Blog Post Updated on: February 12, 2019
In this post, you'll learn ...
- Which types of home improvement projects are tax deductible
- Tips on tax deductions
- How to qualify for the federal property improvement loan program
As a homeowner, one of the questions that often gets asked is, “Can I receive tax breaks for home improvement projects?” Unfortunately, home improvements are not always tax deductible because the IRS considers them personal expenditures. Luckily, there are a few exceptions to this rule.
Home Improvements That Are Tax Deductible
If you currently use or plan to use part of your home to conduct business, you may be able to deduct the expenses related to home office operation. The IRS classifies these expenses as direct, indirect or unrelated. An unrelated expense, such as painting your kitchen, for example, is not deductible.
A direct expense is deductible in full and includes expenses only for the business part of your home. For example, you can deduct the full cost of adding new carpet or changing the paint color in your home office.
Replacing the Carpet in your Home Office
- Typical Cost: $150
- Tax Savings: 100%
- Actual Cost: $150
An indirect deductible home office expense is one associated with the general upkeep and maintenance of your entire home. The amount you’ll be able to deduct is based on the percentage of your home that you used for home office repairs. Let’s say that your home office is 200 square feet and your home is 1500 square feet.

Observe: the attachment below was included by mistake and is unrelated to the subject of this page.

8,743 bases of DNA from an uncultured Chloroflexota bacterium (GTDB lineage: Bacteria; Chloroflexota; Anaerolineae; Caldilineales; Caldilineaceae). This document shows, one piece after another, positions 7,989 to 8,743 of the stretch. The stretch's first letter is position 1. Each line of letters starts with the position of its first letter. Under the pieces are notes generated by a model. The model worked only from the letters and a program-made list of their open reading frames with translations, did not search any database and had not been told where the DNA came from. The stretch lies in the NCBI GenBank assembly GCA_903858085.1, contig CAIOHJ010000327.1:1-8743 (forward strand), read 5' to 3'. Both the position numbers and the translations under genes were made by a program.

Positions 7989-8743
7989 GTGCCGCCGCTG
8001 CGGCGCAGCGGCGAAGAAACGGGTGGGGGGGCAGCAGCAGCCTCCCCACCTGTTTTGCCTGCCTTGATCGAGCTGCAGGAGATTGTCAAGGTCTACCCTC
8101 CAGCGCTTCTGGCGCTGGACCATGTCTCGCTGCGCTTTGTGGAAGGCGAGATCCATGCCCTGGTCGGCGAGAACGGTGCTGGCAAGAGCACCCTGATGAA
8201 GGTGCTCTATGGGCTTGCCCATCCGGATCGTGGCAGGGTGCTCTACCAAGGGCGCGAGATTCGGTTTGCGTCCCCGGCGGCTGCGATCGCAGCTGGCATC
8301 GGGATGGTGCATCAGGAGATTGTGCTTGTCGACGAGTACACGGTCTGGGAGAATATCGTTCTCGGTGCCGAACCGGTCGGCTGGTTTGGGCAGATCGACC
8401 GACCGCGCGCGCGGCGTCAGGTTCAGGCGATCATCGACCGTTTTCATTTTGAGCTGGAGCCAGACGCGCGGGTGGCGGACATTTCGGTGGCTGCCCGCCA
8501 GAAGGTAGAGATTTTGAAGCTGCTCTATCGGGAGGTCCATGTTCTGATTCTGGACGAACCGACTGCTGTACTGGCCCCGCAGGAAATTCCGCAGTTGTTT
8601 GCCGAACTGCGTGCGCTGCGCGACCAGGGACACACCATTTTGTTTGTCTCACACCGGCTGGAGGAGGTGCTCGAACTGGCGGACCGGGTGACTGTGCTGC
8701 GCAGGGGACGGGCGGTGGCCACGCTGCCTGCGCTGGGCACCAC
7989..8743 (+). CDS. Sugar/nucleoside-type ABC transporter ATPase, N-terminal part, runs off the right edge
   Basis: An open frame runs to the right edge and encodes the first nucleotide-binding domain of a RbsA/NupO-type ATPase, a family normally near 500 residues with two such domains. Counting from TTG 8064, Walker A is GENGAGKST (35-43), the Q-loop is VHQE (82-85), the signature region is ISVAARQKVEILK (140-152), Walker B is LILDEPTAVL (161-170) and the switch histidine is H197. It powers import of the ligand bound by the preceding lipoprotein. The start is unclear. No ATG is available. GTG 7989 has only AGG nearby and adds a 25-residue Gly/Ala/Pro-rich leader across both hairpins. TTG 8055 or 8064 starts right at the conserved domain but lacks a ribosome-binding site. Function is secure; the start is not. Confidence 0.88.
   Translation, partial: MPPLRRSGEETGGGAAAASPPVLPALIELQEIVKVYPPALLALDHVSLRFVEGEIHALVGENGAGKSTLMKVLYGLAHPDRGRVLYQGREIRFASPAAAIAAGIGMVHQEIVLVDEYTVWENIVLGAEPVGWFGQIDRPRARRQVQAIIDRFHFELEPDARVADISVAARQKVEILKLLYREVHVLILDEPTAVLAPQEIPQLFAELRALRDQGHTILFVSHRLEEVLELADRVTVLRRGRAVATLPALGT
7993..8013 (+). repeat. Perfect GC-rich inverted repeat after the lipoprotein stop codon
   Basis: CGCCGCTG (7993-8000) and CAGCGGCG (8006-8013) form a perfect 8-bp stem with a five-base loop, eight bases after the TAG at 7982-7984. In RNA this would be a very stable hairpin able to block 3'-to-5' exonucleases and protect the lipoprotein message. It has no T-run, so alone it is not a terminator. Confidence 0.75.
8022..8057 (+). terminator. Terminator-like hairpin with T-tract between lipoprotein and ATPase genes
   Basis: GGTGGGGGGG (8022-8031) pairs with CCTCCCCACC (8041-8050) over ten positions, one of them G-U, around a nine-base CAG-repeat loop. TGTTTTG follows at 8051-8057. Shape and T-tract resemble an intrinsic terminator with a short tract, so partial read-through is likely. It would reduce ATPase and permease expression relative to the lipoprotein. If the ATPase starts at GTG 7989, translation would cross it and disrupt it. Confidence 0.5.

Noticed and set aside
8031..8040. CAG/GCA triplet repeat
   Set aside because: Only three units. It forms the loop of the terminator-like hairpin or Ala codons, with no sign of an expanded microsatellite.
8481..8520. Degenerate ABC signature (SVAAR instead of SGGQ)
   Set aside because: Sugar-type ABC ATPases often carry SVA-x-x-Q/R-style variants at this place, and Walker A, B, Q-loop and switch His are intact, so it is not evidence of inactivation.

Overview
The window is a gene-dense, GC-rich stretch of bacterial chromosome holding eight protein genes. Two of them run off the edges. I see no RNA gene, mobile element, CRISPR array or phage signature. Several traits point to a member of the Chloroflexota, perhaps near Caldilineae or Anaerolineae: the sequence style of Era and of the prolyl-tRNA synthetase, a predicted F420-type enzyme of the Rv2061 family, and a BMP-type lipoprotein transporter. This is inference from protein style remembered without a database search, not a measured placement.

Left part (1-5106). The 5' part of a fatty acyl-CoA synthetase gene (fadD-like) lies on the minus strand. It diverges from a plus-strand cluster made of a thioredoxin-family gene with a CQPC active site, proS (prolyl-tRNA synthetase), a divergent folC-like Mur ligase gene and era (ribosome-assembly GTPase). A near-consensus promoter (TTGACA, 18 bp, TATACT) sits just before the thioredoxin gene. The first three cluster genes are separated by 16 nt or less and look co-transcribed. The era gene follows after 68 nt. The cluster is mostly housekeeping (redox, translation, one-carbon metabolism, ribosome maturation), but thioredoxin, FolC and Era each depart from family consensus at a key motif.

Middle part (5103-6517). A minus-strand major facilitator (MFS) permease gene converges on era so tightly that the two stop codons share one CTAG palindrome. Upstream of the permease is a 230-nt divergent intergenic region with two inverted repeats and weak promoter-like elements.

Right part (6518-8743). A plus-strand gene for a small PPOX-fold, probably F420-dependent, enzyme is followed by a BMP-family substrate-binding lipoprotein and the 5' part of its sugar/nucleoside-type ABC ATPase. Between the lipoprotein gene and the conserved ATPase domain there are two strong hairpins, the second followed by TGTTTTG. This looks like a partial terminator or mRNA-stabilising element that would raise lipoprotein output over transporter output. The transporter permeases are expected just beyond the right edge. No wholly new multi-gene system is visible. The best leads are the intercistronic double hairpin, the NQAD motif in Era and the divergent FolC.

Divide your home office space by the total area of your home to get your business percentage. In this case, it’s about 13%. So, if you painted your entire home at a cost of $600, about 13% of that cost would be tax deductible.
Painting Your Entire Home
- Typical Cost: $600
- Tax Savings: 13% or $78
- Realistic Cost: $522
You can find more information about home office deductions, in the IRS’ “Business Use of Your Home.”
Energy Efficiency Deductions
There are several federal tax credits available for renewable energy products, such as fuel cells, small wind turbines, solar energy systems and geothermal heat pumps. There are several requirements to take advantage of this credit. To learn more visit the ENERGY STAR® website.
Tips on Tax Deductions
- Keep good records of all expenses associated with your home improvements. Keep all your receipts and documents. If you purchased energy-efficient equipment, you’ll want to save the Manufacturer’s Certification Statement as well as all related receipts.
- Important forms/publications for Home Office Deductions: 8829 and 587, Schedules C or E
- Important forms/publications for Energy Efficiency Deductions: 5695 (2017 form)
The Federal Property Improvement Loan Program
Offered by the Department of Housing and Urban Development (HUD), the Federal Home Improvement Loan Program helps low- and medium-income households pay for their home improvements. If you are in need of home improvement repairs and qualify, you can request this loan through a private lender. One restriction to keep in mind is that your home improvements must be more substantial than minor repairs or improvements. Again, you won’t be able to finance a new set of French double doors, but if you need to replace your roof, vinyl siding or make structural repairs, then this loan program is a viable option for you.
Do you still have questions about tax deductions for home improvements? Contact us for more information at 800-230-8301. Or, if you’re ready to start your home improvement project, schedule your free, in-home estimate online today.
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